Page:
While acknowledging no policy change, President Bush is undermining private predictions by Saudi war hawks and the Pentagon's "surgical strike" brigade that the United States will start war against Iraq on or about Oct. 18, the dark night of the Persian Gulf's next new moon.

Bush has seemed surreptitious in moving away from what has long been eyed by Saudi insiders, and a few eager Pentagon generals, as the first likely date to start bombing Saddam Hussein out of Kuwait and maybe out of Iraq. That would be followed by reinstatement of the Kuwaiti emir as the legitimate ruler.

But however veiled, Bush's move is real. His U.N. speech this week muffled war drums. It suggested a diplomatic solution to border problems after Saddam Hussein quits Kuwait. It even hinted at wrapping in the Arab-Israeli dispute and trying for a wider Mideast settlement.

Bush's speech got a sympathetic hearing in unlikely quarters. Two days later, the lead editorial in the New York Post, one of Israel's truest supporters, said war, Israel's favored solution, might be avoided by emulating President Kennedy in the 1962 Cuban missile crisis. That would mean getting Iraq out of Kuwait, imposing rigorous control over Iraqi armaments and permitting Saddam, like Fidel Castro, to retain power.

Presidential aides deny any change in policy, but insiders trace a subtle shift to several sources. The Soviet Union has alarmed the United States with a warning that it wants a non-war solution and will go to the mat in the United Nations against Bush if he starts war without clear provocation and without U.N. approval.

Moscow's smart initial support of Bush in the Gulf crisis gives it leverage. It gets more from France and other European powers that have backed the United States against Saddam with money (but few troops). They support the Moscow warning. If Bush moved alone, he might face a blast from the United Nations.

Bush is also said to be painfully aware that hopeful, early predictions of Saddam's vulnerability to political enemies in Baghdad have not yet been borne out. In addition, cautious Pentagon brass led by Gen. Colin Powell, chairman of the Joint Chiefs, never did agree with the ousted Air Force chief, Gen. Michael Dugan, that surgical bombing would produce quick, bloodless victory.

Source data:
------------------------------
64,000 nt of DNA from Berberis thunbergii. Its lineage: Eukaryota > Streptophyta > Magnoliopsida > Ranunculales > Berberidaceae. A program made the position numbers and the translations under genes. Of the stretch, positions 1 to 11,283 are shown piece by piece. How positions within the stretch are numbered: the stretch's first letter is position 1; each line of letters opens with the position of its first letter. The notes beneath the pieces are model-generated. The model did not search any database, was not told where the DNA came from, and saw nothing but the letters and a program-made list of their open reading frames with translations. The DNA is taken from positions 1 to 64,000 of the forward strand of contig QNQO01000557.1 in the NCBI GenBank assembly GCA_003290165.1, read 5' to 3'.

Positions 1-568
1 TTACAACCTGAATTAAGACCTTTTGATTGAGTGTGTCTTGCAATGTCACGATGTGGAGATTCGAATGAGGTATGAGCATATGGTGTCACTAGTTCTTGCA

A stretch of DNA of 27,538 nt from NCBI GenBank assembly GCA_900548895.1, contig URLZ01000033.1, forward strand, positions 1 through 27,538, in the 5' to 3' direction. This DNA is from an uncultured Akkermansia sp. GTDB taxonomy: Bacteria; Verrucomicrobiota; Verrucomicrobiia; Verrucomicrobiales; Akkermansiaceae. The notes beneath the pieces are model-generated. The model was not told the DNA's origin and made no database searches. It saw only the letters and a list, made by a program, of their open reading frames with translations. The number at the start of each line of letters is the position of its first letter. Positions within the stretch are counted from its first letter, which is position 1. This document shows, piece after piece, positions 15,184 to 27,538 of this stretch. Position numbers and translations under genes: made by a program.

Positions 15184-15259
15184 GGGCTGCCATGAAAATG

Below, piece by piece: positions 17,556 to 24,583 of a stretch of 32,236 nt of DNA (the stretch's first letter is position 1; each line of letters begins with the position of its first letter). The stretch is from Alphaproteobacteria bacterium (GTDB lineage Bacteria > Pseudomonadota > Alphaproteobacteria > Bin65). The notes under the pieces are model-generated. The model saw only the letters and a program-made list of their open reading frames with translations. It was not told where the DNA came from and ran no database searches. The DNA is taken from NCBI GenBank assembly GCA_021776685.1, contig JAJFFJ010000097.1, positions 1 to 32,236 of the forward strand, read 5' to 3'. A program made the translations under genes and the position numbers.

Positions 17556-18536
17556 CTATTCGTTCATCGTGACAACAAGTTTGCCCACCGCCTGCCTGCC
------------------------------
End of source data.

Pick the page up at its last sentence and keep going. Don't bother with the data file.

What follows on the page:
To the contrary, Bush is known to have been warned to expect a possibly high body-bag count. That is increasing pressures from his political advisers to go easy in stepping into a war that could undermine his presidency.

The slippery terrain of what had been considered Bush's virtual "war policy" has embarrassingly revealed itself to the White House on several occasions during the buildup to the 250,000 American troops soon to be in or near the Persian Gulf. An impeccable administration source told us that the Navy made a serious mistake in loading the Fourth Marine Expeditionary Brigade in East Coast ports last month. Short of Navy supply ships, called sealift, because of its insistence on building aircraft carrier task forces the past decade, the Navy overloaded its boats carrying the Marines and their equipment.

The Marines could not possibly have mounted a landing operation against Iraq from the Persian Gulf because of their extraneous baggage. That, not the advertised "training exercise," was the real reason the 13,000-strong brigade landed on the beaches of Oman this week: the brigade and its weapons had to be unloaded and properly "combat-loaded" before taking up its designated station in the Persian Gulf.

No one had envisioned this mistake, which delayed the brigade getting on station by almost one month, but there have been others. When Gen. H. Norman Schwarzkopf ordered the Navy to program cruise missiles on the battleship Wisconsin to take out key Iraqi targets, the Navy said it would take about a month: CIA and Defense Intelligence Agency spy cameras had failed to take the photographs needed to compose electronic terrain "maps" to guide the missiles to their targets.

Such mishaps baffled and angered senior planners. They also alerted Bush's men to the fact that in the actual prosecution of war, similar mistakes would probably be unavoidable and possibly a lot worse. That multiplies presidential doubts about the quick, bloodless victory predicted by some of America's Arab allies and Pentagon advocates of the efficacy of air power.

Bush's caution is matched by a stream of warnings from top-level military players no longer in office. One warning, known to be under close study by some of Gen. Powell's key aides, was written by retired Lt. Gen. William Odom, who played a major role in setting up former President Carter's Rapid Deployment Force for the Gulf. Odom compares the forecasts of quick, bloodless victory over Saddam to the spirit of Union forces just before their rout by the Confederates at Bull Run.

"It was going to be a turkey shoot," Odom wrote. In his new mood, George Bush is going to be mighty careful about buying any 1990-style "turkey shoot."